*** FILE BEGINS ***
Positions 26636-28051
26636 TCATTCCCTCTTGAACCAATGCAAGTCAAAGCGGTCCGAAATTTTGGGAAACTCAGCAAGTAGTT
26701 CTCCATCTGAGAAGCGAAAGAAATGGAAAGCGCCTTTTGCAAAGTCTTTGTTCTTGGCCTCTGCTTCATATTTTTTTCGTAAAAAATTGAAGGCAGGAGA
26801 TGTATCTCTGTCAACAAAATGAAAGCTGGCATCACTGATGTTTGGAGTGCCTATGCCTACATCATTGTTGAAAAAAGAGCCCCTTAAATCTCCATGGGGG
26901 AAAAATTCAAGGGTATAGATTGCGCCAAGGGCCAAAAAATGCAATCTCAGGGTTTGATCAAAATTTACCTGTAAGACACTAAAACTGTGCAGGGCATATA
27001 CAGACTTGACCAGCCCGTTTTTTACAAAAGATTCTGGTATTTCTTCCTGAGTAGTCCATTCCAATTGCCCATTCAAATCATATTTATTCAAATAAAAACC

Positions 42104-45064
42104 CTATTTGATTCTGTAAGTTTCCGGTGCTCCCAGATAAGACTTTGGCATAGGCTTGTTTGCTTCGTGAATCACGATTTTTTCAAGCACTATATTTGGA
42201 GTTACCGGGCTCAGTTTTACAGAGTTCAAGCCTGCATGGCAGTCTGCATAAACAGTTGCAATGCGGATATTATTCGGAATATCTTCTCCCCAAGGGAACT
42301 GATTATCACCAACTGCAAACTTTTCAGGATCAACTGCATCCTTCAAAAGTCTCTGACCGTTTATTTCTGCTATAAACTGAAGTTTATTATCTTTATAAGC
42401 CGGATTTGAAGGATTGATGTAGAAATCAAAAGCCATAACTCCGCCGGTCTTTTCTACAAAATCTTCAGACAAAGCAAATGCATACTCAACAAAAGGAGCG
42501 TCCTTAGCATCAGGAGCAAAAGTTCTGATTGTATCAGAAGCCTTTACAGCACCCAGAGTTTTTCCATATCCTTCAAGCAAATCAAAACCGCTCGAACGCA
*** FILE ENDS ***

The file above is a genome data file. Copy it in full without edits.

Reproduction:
Positions 26636-28051
26636 TCATTCCCTCTTGAACCAATGCAAGTCAAAGCGGTCCGAAATTTTGGGAAACTCAGCAAGTAGTT
26701 CTCCATCTGAGAAGCGAAAGAAATGGAAAGCGCCTTTTGCAAAGTCTTTGTTCTTGGCCTCTGCTTCATATTTTTTTCGTAAAAAATTGAAGGCAGGAGA
26801 TGTATCTCTGTCAACAAAATGAAAGCTGGCATCACTGATGTTTGGAGTGCCTATGCCTACATCATTGTTGAAAAAAGAGCCCCTTAAATCTCCATGGGGG
26901 AAAAATTCAAGGGTATAGATTGCGCCAAGGGCCAAAAAATGCAATCTCAGGGTTTGATCAAAATTTACCTGTAAGACACTAAAACTGTGCAGGGCATATA
27001 CAGACTTGACCAGCCCGTTTTTTACAAAAGATTCTGGTATTTCTTCCTGAGTAGTCCATTCCAATTGCCCATTCAAATCATATTTATTCAAATAAAAACC

Positions 42104-45064
42104 CTATTTGATTCTGTAAGTTTCCGGTGCTCCCAGATAAGACTTTGGCATAGGCTTGTTTGCTTCGTGAATCACGATTTTTTCAAGCACTATATTTGGA
42201 GTTACCGGGCTCAGTTTTACAGAGTTCAAGCCTGCATGGCAGTCTGCATAAACAGTTGCAATGCGGATATTATTCGGAATATCTTCTCCCCAAGGGAACT
42301 GATTATCACCAACTGCAAACTTTTCAGGATCAACTGCATCCTTCAAAAGTCTCTGACCGTTTATTTCTGCTATAAACTGAAGTTTATTATCTTTATAAGC
42401 CGGATTTGAAGGATTGATGTAGAAATCAAAAGCCATAACTCCGCCGGTCTTTTCTACAAAATCTTCAGACAAAGCAAATGCATACTCAACAAAAGGAGCG
42501 TCCTTAGCATCAGGAGCAAAAGTTCTGATTGTATCAGAAGCCTTTACAGCACCCAGAGTTTTTCCATATCCTTCAAGCAAATCAAAACCGCTCGAACGCA